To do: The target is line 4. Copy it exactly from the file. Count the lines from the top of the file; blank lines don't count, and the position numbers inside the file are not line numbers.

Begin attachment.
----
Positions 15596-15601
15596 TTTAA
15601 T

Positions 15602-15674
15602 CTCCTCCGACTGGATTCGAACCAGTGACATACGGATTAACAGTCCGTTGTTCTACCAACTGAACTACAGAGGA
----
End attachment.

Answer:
Positions 15602-15674